Carried interest, also known as carry, is a share in the profits that general partners receive in compensation for the management of a venture capital fund. These profits can be long-term gains, dividends, short-term gains, or interest and total 20 to 25 percent of the fund's profits. However, general partners aren't required to invest their own money. Instead, these funds are intended as motivation for a general partner that are only available at the sale of the fund.
The best way to picture carried interest is through an example. Imagine you give a friend $100 to put on roulette when they go to Vegas, and they win $200. If you agreed to a 20 percent cut for your friend, you'll pay $20 on the interest. This is how carried interest works.
Another way to visualize carried interest is through anot
- 7 min read
What Is a Delaware LLC?
A Delaware LLC, or limited liability company, is a type of business entity created by filing the Certificate of Formation with the Delaware Secretary of State. It creates a legal existence separate from its owners. Owners and managers are not personally liable for any of the company's debts.
A contract drafted by the company's members called the Operating Agreement outlines the structure of a Delaware LLC and the rules that govern the members, or owners, of the LLC. The Operating Agreement is legally binding and enforceable by every person that signs it. The members are free to organize the company however they see fit. The can create their own terms for governing, operating, and overseeing their LLC.
The first Delaware LLC was formed on October 1, 1993, when the Delaware Limited Liability Company Act first made the LLC a legitimate business entity. Right now about two-thirds of all of the
- 7 min read
You’ve decided to start your own business in Ohio. Get your business off to a good start by taking the steps you need to form and operate a legal business entity in Ohio.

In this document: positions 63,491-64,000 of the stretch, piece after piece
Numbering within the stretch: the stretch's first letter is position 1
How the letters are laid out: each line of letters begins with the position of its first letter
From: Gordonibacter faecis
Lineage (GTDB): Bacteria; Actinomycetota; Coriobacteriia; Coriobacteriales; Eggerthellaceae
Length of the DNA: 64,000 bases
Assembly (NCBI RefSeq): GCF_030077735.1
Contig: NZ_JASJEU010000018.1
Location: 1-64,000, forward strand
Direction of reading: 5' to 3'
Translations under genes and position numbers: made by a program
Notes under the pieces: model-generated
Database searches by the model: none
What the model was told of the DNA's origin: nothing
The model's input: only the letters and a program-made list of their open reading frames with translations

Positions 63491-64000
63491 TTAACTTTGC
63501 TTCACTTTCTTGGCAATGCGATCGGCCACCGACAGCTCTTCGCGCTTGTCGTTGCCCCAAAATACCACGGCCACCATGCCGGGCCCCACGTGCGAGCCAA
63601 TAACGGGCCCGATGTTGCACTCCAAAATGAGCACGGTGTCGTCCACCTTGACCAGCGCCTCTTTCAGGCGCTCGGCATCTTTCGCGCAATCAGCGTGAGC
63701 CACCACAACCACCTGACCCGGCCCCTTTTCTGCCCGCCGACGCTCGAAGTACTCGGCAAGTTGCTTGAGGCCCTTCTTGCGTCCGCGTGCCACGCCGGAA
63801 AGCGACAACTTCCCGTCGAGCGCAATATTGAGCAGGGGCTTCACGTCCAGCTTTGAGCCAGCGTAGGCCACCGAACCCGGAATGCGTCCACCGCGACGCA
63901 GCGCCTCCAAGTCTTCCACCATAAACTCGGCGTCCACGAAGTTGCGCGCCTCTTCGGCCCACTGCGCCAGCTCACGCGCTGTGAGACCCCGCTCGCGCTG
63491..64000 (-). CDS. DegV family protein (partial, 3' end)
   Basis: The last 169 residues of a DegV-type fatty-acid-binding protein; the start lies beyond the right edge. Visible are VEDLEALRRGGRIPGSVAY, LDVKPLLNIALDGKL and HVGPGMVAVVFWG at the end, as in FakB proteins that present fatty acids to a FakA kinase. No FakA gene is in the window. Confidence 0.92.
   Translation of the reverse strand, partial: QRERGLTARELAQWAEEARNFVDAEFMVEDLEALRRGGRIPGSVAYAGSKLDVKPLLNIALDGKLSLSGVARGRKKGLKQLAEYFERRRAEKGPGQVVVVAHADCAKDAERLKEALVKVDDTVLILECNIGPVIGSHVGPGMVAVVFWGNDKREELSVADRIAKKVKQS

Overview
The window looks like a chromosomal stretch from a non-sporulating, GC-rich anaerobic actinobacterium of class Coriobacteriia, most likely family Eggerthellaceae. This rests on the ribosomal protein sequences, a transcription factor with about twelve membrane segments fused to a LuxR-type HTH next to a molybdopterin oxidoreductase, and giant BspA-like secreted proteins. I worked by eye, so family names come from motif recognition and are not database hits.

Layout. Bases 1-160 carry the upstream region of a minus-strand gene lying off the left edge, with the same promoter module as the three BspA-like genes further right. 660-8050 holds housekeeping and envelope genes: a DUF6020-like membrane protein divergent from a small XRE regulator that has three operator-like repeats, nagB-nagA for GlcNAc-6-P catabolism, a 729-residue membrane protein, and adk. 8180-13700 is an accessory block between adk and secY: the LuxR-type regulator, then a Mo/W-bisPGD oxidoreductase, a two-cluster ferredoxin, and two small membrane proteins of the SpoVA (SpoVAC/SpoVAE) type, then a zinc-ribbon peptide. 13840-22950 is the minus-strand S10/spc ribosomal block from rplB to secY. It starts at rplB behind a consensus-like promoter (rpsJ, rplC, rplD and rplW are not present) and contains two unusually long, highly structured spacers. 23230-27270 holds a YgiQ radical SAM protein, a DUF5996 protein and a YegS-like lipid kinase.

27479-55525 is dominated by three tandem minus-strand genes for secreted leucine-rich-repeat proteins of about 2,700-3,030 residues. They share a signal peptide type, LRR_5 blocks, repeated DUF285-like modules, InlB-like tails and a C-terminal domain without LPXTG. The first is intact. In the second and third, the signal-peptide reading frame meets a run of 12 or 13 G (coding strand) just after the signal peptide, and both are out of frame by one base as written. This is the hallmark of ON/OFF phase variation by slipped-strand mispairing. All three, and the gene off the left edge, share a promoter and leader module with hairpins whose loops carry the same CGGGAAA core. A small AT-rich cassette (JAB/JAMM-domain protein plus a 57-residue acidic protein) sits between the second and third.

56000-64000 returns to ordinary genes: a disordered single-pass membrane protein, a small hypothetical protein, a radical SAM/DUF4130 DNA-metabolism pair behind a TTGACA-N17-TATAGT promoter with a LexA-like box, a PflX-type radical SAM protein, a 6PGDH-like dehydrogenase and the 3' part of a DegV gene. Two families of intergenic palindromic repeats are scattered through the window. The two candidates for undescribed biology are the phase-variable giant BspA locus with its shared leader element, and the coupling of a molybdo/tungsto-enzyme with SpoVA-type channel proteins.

Why create an LLC in Ohio?
Many small business owners form a limited liability corporation, or LLC, when starting a new business. Creating a business entity helps ensure you are not personally responsible for paying business-related debts. For example, if someone slips and falls on the sidewalk outside your shop, that person may sue for damages. If you have not created a formal company, you might need to pay damages with personal, not business-related, funds.
Likewise, if your business runs into trouble and racks up debt, your creditors could try to make you pay the company’s debts using your own personal assets. Creating a separate business entity helps protect your home, car, bank accounts and other personal assets from being used to pay business-related debts. LLC&rsqu
- 3 min read
Starting an Arizona business usually starts with your type of incorporation. Limited Liability Corporations (LLCs) offer a lot of the benefits of C Corp without the requirement to file a separate tax return for the business.
What Is an LLC?
An LLC is a combination between a sole proprietorship and a separate business incorporation. You get the tax pass through benefits and the protection of your personal assets, making it ideal for some types of small businesses.
Why Should You Form an LLC?
If you're starting a business, you'll need to separate personal and business assets. You don't want a business debt to reflect on your personal credit. You also don't want to have a business bankruptcy include personal assets. Sure, you hope to succeed, but failing to plan for the worst could leave you overextended and at risk. Incorporating your business helps minimize the risks to you.
Why Not Choose a Different Incorporatio